Teachers & Making a Connection with Students

Teachers & Making a Connection

Teachers don’t make a lot of money. They’re usually deemed unworthy of news coverage unless they’re involved in a scandal or a strike. Most of the time, their major accomplishments are shared only with colleagues and family members and the celebration is often cut short by a catastrophe that has taken over that specific hour’s headline. Yet, in spite of the highs and lows, I cannot think of another profession that brings both joy and challenge on a daily basis.

Today, it’s a rarity for a teachers to try to make it their business to know everything about their students – where they live and with whom; how often they have changed schools; how many siblings they have; whether or not they live in a house or an apartment; and/or, whether or not there is trauma/drama in the household. Teachers that go on home visits and/or shop in the local neighborhood stores just for the possibility of running into one of their students and/or a parent/relative with whom a student lives are frowned upon and this behavior is considered extreme – is even compared as a stalker.  Some of the best conversations are in the produce aisle at the grocery store because teaching and learning is often hindered by details that are not often available in a school record – the more you know about a person, the easier it is to develop an alliance. Positive and healthy relationships depend on clear communication and when effective communication is lacking, misunderstandings occur and intentions are misinterpreted.

Unfortunately, far too many of today’s teachers are unqualified and poorly trained. Many are working tirelessly to rectify that, but while we address what and when we teach, we must not forget to include how we deliver those lessons. Unless there is a connection between teacher/student/lesson, learning becomes tiresome to everyone involved. Yet, the value of relationships is often downplayed or ignored completely in teacher-preparation programs. Even more disturbing is the lack of useable information on the relationship-building process. There’s no place to go to learn about relationships.  Our children are raised by paid caregivers so who is teaching them about relationships?  How do our children know how to get along with their playground buddies?  What about when they’re grown – how do they know how to get along with their neighbor or their new boss?  In the 50s, moms stayed at home with their children so the children had examples set for them – they learned, by example (good or bad), how to manage various relationships – neighbor, teachers, friends, dates, spouse, employers, siblings, etc. There is the belief among some that this type of camaraderie between teachers and students leads to an unprofessional familiarity or it places the teacher in a weakened position within the hierarchy of the classroom. We leave our children in the care of individuals who spend more waking hours with them than we do; however, we don’t encourage a strong relationship or a mutual bonding that can only benefit our children through exploration, dialogue, confidence, and mutual respect.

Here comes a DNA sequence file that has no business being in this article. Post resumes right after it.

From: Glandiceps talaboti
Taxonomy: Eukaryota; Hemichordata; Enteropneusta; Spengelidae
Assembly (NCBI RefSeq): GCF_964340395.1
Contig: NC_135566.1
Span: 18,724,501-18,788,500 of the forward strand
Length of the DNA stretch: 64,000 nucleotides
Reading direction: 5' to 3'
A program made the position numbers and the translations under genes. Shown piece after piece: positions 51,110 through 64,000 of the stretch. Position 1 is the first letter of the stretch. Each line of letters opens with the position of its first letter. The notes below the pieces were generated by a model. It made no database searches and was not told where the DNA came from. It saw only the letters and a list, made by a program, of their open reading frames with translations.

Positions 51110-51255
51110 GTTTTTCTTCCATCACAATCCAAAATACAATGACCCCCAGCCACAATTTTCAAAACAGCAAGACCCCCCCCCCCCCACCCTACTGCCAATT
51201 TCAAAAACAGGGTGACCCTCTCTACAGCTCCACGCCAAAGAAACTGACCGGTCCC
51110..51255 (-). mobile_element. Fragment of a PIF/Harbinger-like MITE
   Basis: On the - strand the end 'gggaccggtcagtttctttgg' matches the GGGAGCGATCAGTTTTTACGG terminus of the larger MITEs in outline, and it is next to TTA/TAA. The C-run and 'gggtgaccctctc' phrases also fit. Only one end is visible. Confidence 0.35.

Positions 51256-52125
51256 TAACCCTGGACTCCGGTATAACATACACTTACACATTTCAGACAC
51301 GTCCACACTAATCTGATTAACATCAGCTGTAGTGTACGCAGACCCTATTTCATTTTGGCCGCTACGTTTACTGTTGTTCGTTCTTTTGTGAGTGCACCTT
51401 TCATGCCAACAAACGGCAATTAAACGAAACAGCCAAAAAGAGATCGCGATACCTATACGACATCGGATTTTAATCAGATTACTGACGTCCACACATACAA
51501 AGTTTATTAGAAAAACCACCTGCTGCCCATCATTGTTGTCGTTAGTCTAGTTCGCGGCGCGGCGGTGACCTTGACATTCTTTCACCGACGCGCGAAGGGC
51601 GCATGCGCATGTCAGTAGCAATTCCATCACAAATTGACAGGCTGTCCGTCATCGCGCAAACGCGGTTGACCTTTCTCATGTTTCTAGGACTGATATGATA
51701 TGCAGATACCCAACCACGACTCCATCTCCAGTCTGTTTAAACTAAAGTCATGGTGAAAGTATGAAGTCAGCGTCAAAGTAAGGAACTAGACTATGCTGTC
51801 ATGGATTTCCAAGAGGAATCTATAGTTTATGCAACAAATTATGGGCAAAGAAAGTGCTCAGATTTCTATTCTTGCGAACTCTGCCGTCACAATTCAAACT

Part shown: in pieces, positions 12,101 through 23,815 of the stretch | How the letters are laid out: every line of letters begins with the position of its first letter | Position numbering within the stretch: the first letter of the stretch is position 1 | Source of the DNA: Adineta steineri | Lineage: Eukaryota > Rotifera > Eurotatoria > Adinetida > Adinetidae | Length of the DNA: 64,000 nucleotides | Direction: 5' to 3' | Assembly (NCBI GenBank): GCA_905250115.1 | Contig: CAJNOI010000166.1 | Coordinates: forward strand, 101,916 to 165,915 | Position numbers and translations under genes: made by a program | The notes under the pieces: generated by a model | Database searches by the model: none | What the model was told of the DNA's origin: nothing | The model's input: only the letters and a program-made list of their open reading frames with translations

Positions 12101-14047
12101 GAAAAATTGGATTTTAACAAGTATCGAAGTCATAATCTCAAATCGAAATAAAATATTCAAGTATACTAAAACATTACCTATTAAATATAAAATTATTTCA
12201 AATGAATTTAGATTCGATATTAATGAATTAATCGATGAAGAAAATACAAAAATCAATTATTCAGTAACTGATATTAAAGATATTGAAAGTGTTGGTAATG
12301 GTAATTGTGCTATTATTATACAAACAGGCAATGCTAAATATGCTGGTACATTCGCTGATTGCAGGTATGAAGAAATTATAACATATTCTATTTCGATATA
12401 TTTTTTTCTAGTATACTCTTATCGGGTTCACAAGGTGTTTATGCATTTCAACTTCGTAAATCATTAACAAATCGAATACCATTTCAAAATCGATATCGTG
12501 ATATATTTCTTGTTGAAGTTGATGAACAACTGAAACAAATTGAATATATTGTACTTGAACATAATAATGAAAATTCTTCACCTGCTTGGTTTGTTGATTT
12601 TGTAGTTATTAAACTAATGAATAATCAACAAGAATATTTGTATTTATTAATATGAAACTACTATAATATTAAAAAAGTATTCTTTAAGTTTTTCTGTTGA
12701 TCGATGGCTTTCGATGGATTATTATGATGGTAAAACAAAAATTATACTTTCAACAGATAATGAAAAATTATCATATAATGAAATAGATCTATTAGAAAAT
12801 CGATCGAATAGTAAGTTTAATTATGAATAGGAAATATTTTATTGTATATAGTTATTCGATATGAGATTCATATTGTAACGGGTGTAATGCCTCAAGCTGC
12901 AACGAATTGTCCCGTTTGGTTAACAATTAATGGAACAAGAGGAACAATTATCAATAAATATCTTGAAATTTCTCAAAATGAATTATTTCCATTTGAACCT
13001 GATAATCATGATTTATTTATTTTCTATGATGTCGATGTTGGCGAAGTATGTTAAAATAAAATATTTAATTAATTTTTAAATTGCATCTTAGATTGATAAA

We have now entered into an age where nothing is private and secrets are hard to keep. Our “friends” are counted by simply clicking a button. Face-to-face interactions are deemed as unnecessary and time-consuming. Of course, we can do just about anything online, including teaching and learning. However, I want to look into your eyes when the answer finally dawns on you. I want to hear the excitement in your throat when you “get” it and the inflection in your voice when you’re angry with me. I want to see the smile on your face when you forgive me. I want to share in the joy when we both realize that we make a good team.  I don’t see that as a continuing trend and that saddens me.

I was on a plane recently and the flight attendant asked my name. When I told him, he said, “I knew that was you! You taught at my elementary school. You made me take my cap off when I was inside the building and you told me I was handsome.” He then paused and said: “I think I kept my hat on until you saw me, just so I could get that compliment – thank you for making me feel special.” I, too, thanked him for how special he made me feel that day. Thankfully, there have been many former students – throughout the years – that have reminded me of the sustaining power of making a connection.

Do you often think about a teacher who made a difference in you becoming who you are today? Send me a note in the comments section.


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